CERI expands to eight Centres of Research Excellence
TYPE Prevention Centre News
CRE WaND (Centre of Research Excellence on Women and Non-communicable Diseases: Prevention and Detection) is the latest CRE to join the collaboration, which brings organisations together to find alignment in the policy and practice implications of their work.
CERI’s members already offer some of Australia’s leading research expertise in women’s health, including in preconception and pregnancy (CRE HiPP) and in the reproductive years (CRE WHiRL).
CRE WaND looks to move women’s health beyond reproductive and sexual health to encompass and prioritise the prevention and detection of non-communicable disease across the life course.
Led by Professor Gita Mishra of the University of Queensland, the CRE brings together a multidisciplinary team of national and international collaborators including clinicians and researchers who have outstanding expertise in women’s health, epidemiology, advanced biostatistical methods, and health economics and econometrics.
CRE WaND focuses on risk factors, health service use, health economics and translation – including the development of a range of video resources for women with differing levels of health literacy.
Joining CERI represents an invaluable opportunity for us widen our knowledge translation activities and for our EMCRs to learn and share ideas with CERI’s members.Professor Gita Mishra
CERI was formed in 2020 to enhance the impact, profile and value-add of prevention research in Australia through expanded multi-centre collaboration and networking.
It has developed a series of joint narratives and stories about prevention, a User Guide on knowledge translation and science communication for CREs working in prevention, and a number of submissions to Government.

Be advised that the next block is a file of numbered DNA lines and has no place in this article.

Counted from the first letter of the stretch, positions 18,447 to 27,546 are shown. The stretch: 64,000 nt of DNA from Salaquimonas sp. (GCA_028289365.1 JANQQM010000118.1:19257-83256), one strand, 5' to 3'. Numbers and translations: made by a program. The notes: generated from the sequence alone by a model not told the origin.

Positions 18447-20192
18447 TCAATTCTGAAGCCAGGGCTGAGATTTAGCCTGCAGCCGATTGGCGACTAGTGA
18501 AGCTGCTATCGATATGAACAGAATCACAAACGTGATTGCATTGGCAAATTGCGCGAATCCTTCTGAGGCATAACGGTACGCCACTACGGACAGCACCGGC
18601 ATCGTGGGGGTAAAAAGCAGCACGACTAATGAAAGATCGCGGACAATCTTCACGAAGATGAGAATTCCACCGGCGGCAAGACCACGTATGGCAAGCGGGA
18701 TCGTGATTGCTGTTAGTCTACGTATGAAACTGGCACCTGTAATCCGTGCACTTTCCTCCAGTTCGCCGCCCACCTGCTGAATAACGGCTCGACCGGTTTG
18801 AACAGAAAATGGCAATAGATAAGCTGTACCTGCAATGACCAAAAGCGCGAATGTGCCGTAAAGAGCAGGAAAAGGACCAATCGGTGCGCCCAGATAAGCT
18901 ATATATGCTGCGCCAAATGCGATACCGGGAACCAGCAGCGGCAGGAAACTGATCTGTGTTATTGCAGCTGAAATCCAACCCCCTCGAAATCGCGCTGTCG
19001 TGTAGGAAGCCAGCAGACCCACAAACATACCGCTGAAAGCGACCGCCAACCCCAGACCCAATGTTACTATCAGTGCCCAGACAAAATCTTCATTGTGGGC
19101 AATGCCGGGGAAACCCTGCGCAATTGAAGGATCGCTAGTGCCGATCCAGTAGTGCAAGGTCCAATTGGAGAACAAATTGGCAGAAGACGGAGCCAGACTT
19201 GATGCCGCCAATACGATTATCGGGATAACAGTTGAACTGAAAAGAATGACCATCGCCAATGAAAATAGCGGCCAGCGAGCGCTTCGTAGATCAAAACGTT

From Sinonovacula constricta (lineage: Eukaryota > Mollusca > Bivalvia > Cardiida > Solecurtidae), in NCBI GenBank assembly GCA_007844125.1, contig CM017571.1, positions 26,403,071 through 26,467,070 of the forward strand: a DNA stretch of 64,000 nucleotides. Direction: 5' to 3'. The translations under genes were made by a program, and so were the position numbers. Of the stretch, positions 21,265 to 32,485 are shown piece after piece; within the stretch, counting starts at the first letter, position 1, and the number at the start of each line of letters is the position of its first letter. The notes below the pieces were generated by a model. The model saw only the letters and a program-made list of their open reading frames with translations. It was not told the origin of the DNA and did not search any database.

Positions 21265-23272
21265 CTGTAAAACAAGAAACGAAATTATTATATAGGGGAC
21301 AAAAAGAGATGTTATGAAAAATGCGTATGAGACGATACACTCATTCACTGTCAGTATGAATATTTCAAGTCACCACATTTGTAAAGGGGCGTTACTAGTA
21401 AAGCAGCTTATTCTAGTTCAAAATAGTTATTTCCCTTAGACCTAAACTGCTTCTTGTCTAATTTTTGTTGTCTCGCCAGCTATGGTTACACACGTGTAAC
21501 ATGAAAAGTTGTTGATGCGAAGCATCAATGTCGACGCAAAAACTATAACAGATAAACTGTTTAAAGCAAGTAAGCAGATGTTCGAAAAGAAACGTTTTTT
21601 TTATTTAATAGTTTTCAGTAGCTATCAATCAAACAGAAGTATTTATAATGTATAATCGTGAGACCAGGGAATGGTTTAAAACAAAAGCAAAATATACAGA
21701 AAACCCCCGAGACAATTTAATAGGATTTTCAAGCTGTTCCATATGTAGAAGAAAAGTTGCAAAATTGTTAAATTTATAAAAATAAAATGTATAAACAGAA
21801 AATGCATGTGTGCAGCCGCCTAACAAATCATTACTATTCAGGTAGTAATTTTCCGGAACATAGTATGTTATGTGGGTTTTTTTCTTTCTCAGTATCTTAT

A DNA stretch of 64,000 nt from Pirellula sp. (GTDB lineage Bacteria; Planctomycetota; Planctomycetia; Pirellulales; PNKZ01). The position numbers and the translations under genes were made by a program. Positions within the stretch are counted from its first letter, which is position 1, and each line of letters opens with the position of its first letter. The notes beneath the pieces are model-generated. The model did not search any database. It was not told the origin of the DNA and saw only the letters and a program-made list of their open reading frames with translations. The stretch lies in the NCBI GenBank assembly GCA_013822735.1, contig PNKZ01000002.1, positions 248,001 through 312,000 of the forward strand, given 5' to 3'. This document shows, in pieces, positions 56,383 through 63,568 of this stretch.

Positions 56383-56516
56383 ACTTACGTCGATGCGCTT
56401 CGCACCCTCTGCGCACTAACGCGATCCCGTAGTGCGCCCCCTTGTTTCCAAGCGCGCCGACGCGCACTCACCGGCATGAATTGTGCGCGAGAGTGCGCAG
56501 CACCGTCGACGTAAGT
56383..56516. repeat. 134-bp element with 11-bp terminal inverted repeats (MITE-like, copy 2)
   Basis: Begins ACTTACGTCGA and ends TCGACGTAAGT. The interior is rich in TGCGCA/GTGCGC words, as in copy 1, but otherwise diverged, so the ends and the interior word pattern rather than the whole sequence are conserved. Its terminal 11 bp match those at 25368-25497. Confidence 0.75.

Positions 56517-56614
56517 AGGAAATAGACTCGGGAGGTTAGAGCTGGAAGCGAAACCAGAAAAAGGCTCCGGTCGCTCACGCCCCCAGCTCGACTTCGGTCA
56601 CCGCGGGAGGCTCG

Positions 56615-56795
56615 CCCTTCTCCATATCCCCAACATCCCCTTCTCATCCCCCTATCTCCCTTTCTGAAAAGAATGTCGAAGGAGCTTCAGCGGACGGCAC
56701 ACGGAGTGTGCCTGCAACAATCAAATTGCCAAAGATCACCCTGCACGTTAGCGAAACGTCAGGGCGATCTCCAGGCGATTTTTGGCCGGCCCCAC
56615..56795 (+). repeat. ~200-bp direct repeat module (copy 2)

A major focus of CERI is on shared capacity building for Australia’s future prevention workforce.
Early- to mid-career researchers from the participating centres have the opportunity to attend regular seminars and networking events, receive communications support, and work together to synthesise knowledge across the centres for policy.
A national Emerging Leaders symposium is planned for July, offering a full day of facilitated networking and interactive online sessions around perspectives on systems impact on chronic disease prevention.
Prevention Centre Co-Director Professor Lucie Rychetnik said CERI was evolving into a force for prevention that could present a united voice on issues such as equity, implementation, research capacity and making the case for prevention.
“The fact that we are working together collaboratively through CERI is a real strength for prevention research in Australia,” Professor Rychetnik said.
The Collaboration for Enhanced Research Impact (CERI) is a joint initiative between the Prevention Centre and several NHMRC Centres of Research Excellence, established in June 2020 to enhance the profile and impact of chronic disease prevention in Australia. We are working together to find alignment in the policy and practice implications of our work and to develop shared communications across our various projects and participating centres.